- The Defense Intelligence Agency manages this process through the Defense Intelligence Analysis Program, which allocates and prioritizes resources across the intelligence community. For example, if U.S. Transportation Command requires geospatial intelligence products, the Defense Intelligence Analysis Program provides for the command to have an external intelligence node that conducts tasking, collecting, processing, exploiting, and disseminating on behalf of the U.S. Transportation Command and provides the command with the desired finished product. This model assumes that space-based intelligence formations do not need to be organic to a particular formation, effectively allowing the Defense Intelligence Agency to outsource this capability on behalf of combatant commands.
- Army Techniques Publication (ATP) 2-01.3, Intelligence Preparation of the Battlefield (Washington, DC: U.S. Government Publishing Office [GPO], 2019), 1-3. Within the context of multi-domain operations, the word “battlefield” itself may imply a false limitation. The Marine Corps’ use of “battlespace” or the joint force’s use of “operational environment” are more precise terms. The March 2019 version of ATP 2-01.3 retains “battlefield” in the process name but considers the entire operational environment; this is a significant change from the 2014 version of the same publication. The analytical planner or operator must be willing to consider an extended battlefield—one that potentially extends into outer space.
- Ibid., 3-4. To add to the confusion, areas of operations and areas of interests (AOIs) are operating areas within the area of responsibility (AOR). The commander of the U.S. European Command, for example, is responsible for an AOR as defined in the Unified Command Plan. Prior to the most recent update to the Unified Command Plan, the commander of U.S. European Command was notionally responsible for everything within those defined boundaries—from the bottom of the ocean to the furthest reaches of space. In the most recent update to the Unified Command Plan, the U.S. Space Command AOR was defined as orbital space with altitudes greater than one hundred kilometers. In the future, it is possible that AORs may disappear as a construct altogether. In any event, as a practical matter, an operational-level commander has to consider an AOI for space that is physically and psychologically removed from traditional notions of AOIs. The March 2019 revision of ATP 2-01.3 aids greatly in fostering such a mindset.
- For additional details on these orbital regimes, see figure I-1, “Orbit Type and Characteristics,” in Joint Publication 3-14, Space Operations (Washington, DC: U.S. GPO, 10 April 2018), I-11.
- Although difficult to predict in advance, the Air Force Weather Agency is able to monitor and assess solar activity after it happens. This function is important because it can rule out the possibility of intentional interference, an enemy activity that drives the decision cycle.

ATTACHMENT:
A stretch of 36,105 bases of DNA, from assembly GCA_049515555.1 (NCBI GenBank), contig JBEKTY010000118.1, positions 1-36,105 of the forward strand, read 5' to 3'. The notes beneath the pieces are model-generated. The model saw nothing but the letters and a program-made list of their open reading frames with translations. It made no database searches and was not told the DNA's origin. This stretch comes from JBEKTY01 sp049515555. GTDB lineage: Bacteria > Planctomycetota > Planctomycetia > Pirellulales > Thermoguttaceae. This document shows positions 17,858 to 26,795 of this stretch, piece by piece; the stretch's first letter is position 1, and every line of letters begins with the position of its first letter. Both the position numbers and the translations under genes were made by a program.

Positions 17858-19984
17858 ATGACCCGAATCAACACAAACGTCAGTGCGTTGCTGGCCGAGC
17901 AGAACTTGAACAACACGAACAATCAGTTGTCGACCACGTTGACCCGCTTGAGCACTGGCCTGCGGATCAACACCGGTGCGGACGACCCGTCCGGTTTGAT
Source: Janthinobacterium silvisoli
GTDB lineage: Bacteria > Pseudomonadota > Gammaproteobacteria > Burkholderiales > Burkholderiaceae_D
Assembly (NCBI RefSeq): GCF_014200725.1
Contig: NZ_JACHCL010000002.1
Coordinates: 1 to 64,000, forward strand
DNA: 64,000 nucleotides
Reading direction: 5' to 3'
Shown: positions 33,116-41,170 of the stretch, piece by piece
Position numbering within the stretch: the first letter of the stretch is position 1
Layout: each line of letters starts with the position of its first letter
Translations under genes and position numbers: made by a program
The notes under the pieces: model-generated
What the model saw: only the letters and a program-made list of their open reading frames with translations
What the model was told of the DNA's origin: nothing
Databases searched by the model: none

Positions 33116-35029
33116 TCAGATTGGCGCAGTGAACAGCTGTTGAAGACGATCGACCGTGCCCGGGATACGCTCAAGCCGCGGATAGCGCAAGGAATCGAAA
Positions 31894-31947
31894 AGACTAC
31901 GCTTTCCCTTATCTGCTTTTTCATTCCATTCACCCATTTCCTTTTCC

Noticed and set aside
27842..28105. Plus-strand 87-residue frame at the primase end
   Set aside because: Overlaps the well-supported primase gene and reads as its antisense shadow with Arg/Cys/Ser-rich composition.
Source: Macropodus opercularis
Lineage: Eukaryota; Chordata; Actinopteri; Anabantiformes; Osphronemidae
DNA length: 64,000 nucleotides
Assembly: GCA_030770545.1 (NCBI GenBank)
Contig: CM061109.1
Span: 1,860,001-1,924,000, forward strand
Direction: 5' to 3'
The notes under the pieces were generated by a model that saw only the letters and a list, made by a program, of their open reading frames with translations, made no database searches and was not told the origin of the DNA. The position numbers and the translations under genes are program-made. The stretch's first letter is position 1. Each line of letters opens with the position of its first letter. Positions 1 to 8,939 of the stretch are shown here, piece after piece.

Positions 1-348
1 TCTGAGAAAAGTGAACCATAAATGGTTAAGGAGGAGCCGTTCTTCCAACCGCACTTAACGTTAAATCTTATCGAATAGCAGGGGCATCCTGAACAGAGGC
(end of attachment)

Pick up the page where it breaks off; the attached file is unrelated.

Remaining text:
- Jim Sciutto and Jennifer Rizzo, “War in Space: Kamikazes, Kidnapper Satellites and Lasers,” CNN, updated 29 November 2016, accessed 1 June 2019, http://www.cnn.com/2016/11/29/politics/space-war-lasers-satellites-russia-china/.
- “UCS Satellite Database,” Union of Concerned Scientists, updated 31 March 2019, accessed 1 October 2019, https://www.ucsusa.org/nuclear-weapons/space-weapons/satellite-database#.XES1xvZFxYc.
- See ATP 2-03.1, Intelligence Preparation of the Battlefield, para. 5-20. It is worth noting that the previous version of ATP 2-03.1, Intelligence Preparation of the Battlefield/Battlespace (2014), the Marines adopted the term “adversary model” instead of “threat model,” which lends itself toward a more expansive application of the intelligence preparation of the battlefield process across the continuum of conflict.
- Field Manual (FM) 3-94, Theater Army, Corps, and Division Operations (Washington, DC: U.S. Government Printing Office, 2014), 1-2; FM 3-0, Operations (Washington, DC: U.S. GPO, 2017), 2-11.
- For outlines of the specific roles and responsibilities of each of these Army service component commands, see Army Regulation 10-87, Army Commands, Army Service Component Commands, and Direct Reporting Units (Washington, DC: U.S. GPO, 2017).
Maj. Jerry Drew, U.S. Army, is the battalion operations officer (S3) for 1st Space Battalion, 1st Space Brigade. He holds a BS in art, philosophy, and literature from the U.S. Military Academy and an MS in astronautical engineering from the Naval Postgraduate School. Additionally, he is a 2017 Art of War Scholar and a 2018 graduate of the School of Advanced Military Studies. In his previous assignment as a planner for the U.S. Army Space and Missile Defense Command G5, he led the planning team that transitioned Army Service Component Command support to U.S. Space Command (USSPACECOM) and served as an original member of the planning teams that established USSPACECOM and conducted initial planning for the U.S. Space Force.
Back to Top